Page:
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Note that a Preprint of this article also exists, first published August 28, 2016.


Laboratory error can occur in the pre-, intra-, and postanalytic phases of sample analysis, with 31.6–75% of errors occurring in the preanalytic phase (Bonini et al., 2002). Examples of preanalytic errors include lack of patient fasting, iatrogenic hemolysis, mislabeling of samples, and inappropriate sample storage. Measurement of whole blood and plasma ammonium concentration is useful for diagnosis of portovascular anomalies and hepatic encephalopathy and for monitoring response to treatment in people and dogs (Barsotti, 2001; Lidbury et al., 2015; Natesan, Mani & Arumugam, 2016). Ammonium is very labile, and time and temperature have significant preanalytic effects on laboratory results in people (Heins, Heil & Withold, 1995; Howanitz et al., 1984). For example, storage of whole blood at 4 and 22 °C for 1 h results in increases in plasma ammonium of 31.7 and 39.9%, respectively (Howanitz et al., 1984). Heparinized whole blood samples stored in ice water for 30 min before centrifugation have significantly less increases in plasma ammonium than those stored at room temperature for 30 min before centrifugation (13 vs. 31%, respectively) (Nikolac, Omazic & Simundic, 2014). Recommendations for handling samples for ammonium measurement include collecting the blood in a stoppered ammonia-free vacuum tube, placing the tube immediately in an ice or ice water bath, and separating the plasma from the sample within 15 min of collection to prevent spontaneous ammonium generation (Barsotti, 2001; Nikolac, Omazic & Simundic, 2014; Association for Clinical Biochemistry, 2012; Dukic & Simundic, 2015; Maranda et al., 2007). Some authors also recommend using a precooled vacuum sample tube to speed the specimen cooling process (Barsotti, 2001; Maranda et al., 2007). Effectiveness of precooling tubes and of use of ice versus ice water baths for cooling blood samples has not been formally evaluated and reported in the medical literature. The purpose of this study was to compare different sample cooling protocols to determine which would be most effective for rapidly reducing blood sample temperature before centrifugation and analysis. This work is part of an effort to optimize sample handling protocols for ammonium analysis in our hospital.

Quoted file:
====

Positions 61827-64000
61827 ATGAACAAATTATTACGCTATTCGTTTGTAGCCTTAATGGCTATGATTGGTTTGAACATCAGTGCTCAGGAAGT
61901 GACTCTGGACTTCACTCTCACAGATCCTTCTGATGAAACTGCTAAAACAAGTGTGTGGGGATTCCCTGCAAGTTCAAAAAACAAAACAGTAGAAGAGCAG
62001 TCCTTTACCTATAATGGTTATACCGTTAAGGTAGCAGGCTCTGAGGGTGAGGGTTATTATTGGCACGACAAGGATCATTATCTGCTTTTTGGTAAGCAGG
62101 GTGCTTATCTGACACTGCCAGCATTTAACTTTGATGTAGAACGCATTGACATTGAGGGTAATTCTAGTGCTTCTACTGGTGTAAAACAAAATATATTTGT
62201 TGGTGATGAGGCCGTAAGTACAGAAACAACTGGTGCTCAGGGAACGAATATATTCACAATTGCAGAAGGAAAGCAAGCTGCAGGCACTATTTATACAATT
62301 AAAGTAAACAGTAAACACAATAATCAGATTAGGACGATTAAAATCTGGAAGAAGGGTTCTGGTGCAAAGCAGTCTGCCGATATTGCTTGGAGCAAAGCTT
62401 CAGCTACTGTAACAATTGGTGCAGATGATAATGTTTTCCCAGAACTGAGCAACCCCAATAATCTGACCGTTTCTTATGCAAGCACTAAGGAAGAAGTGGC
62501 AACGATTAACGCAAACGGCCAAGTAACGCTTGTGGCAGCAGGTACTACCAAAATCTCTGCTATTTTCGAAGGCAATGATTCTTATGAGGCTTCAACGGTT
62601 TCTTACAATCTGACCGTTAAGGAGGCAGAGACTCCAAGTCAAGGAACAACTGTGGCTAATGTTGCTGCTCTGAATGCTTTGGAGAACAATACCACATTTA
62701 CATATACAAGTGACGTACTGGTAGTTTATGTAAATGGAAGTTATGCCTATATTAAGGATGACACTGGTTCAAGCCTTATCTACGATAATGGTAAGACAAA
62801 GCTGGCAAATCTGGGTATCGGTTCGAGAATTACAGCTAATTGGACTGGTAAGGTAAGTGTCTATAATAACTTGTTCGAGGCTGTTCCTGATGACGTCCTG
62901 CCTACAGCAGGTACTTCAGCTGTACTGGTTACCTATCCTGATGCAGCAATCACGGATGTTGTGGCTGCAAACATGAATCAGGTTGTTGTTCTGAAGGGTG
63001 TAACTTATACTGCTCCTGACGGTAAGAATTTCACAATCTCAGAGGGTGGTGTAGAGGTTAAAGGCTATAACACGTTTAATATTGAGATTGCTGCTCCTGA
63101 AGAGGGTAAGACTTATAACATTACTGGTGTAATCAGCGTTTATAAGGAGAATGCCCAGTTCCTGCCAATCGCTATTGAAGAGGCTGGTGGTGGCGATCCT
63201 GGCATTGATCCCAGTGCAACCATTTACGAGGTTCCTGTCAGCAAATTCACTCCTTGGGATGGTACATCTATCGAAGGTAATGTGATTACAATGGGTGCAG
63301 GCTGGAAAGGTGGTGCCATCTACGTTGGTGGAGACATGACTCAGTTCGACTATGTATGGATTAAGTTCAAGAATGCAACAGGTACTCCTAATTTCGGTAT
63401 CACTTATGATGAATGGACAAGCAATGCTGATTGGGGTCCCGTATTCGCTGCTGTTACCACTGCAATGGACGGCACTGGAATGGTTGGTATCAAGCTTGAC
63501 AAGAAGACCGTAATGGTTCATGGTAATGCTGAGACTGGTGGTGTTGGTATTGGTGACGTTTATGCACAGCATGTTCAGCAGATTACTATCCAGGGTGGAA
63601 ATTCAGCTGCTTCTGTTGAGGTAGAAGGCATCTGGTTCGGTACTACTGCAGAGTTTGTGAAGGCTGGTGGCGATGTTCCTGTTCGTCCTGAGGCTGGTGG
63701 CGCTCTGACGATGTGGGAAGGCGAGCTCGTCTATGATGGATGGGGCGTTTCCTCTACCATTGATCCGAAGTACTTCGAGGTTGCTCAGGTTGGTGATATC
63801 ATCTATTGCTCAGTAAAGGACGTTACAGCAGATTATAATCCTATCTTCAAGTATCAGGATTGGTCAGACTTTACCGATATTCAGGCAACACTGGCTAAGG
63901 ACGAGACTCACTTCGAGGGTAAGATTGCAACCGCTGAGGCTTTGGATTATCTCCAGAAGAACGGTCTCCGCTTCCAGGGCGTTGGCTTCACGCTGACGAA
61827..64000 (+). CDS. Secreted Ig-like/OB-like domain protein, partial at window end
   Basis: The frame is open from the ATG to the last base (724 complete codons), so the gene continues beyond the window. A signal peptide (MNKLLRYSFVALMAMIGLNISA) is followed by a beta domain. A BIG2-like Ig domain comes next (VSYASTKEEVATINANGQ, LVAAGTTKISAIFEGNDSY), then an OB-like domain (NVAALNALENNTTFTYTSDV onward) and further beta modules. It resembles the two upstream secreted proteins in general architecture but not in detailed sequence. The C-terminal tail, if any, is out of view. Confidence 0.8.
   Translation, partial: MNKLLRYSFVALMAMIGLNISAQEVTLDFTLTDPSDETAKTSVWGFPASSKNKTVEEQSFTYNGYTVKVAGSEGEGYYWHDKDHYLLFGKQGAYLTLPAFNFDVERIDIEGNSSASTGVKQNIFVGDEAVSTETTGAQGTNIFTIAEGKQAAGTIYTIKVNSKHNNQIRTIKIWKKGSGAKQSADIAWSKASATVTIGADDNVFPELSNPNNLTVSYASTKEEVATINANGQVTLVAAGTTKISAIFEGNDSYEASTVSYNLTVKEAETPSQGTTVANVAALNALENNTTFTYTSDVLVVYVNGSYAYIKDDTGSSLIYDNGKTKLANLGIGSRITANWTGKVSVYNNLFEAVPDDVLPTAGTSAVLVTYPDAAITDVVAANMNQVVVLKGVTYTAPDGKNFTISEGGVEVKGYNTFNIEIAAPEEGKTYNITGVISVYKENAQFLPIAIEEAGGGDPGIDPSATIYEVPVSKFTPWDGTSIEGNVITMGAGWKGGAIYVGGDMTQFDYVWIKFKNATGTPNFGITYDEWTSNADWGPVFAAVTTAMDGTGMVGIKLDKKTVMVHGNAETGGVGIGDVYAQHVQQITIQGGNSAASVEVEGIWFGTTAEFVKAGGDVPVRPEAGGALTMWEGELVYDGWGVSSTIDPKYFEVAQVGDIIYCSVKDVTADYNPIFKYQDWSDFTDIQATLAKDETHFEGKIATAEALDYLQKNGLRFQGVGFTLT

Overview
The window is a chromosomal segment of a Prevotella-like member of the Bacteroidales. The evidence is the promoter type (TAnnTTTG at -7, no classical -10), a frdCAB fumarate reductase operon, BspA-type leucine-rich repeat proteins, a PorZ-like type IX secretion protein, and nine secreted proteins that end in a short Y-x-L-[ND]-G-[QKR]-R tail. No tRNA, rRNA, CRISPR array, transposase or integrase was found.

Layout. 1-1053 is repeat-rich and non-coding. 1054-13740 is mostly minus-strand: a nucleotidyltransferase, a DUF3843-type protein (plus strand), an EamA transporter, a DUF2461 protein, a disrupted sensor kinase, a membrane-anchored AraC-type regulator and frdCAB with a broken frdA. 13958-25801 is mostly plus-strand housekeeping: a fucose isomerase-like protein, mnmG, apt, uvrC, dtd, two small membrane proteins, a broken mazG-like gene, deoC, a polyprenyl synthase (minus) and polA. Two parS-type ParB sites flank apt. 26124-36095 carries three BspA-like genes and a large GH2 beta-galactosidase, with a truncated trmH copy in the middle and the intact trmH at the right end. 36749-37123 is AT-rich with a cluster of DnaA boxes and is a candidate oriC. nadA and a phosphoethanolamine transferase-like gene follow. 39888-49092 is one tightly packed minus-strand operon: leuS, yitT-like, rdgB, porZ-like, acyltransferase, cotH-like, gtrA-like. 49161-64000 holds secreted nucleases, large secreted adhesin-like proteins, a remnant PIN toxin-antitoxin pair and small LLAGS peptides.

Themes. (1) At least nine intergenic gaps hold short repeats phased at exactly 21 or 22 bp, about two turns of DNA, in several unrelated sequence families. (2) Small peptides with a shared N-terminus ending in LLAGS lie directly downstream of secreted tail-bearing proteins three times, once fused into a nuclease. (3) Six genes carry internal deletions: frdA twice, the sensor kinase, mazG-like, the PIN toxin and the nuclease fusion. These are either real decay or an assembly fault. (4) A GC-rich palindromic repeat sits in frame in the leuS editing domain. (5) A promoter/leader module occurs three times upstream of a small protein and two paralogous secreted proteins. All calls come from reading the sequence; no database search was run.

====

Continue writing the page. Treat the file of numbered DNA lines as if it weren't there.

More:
Materials and Methods

Leftover refrigerated canine EDTA whole blood samples were obtained from the University of Tennessee, College of Veterinary Medicine Clinical Pathology Laboratory and used for testing. All samples were seven days old at the time of entry into the study and had been stored at 4 °C. Samples were pooled, and a packed cell volume (PCV) of the resulting pool was measured. The pool was then divided into two aliquots. For aliquot 1 (normal PCV), physiologic saline was added to decrease the PCV to 40%. For aliquot 2 (simulated anemia), physiologic saline was added to decrease the PCV to 20%. Each aliquot was divided into 2 ml samples and 2.5 ml samples that were placed in a 13 × 75 mm, stoppered, EDTA-free sample tubes (Vacutainer®; Becton Dickinson Company) and kept refrigerated at 4 °C until testing. In all test conditions, the cooling rate of 2 mls of blood was to be evaluated; however, placement of a warmed blood sample into a precooled tube required transfer of the blood. For those samples, an extra 0.5 ml of blood was included in the storage tubes to ensure a full 2 mls of blood was transferred at the time of testing. Two mls of blood was chosen because it is the standard volume collected in a 13 × 75 mm tube containing 3.6 mg of potassium EDTA; additionally, that volume of blood forms a column less than 30 mm in height within the tube, ensuring that the surface level of the blood will rest several cm below the surface level of the ice or ice/water.

The testing apparatus consisted of a lidded 148 ml plastic specimen cup (Fisherbrand™ multipurpose specimen storage containers; Fisher Scientific), a temperature probe with an accuracy of ±0.3 °C (Fisher Scientific™ Traceable™ Hi-Accuracy Thermometer), and a support stand with clamps. A whole the diameter of the sample tube was drilled in the lid of the specimen cup to allow the tube to be inserted through the lid and to be held upright and centered in the specimen cup with the bottom of the tube touching the bottom of the cup and the stopper resting above the surface of the lid. A hole was drilled in a tube stopper, which was secured onto the temperature probe and used for all measurements, so that the temperature probe would maintain the same location and depth in each tube and so that each tube remained stoppered for the entirety of the test.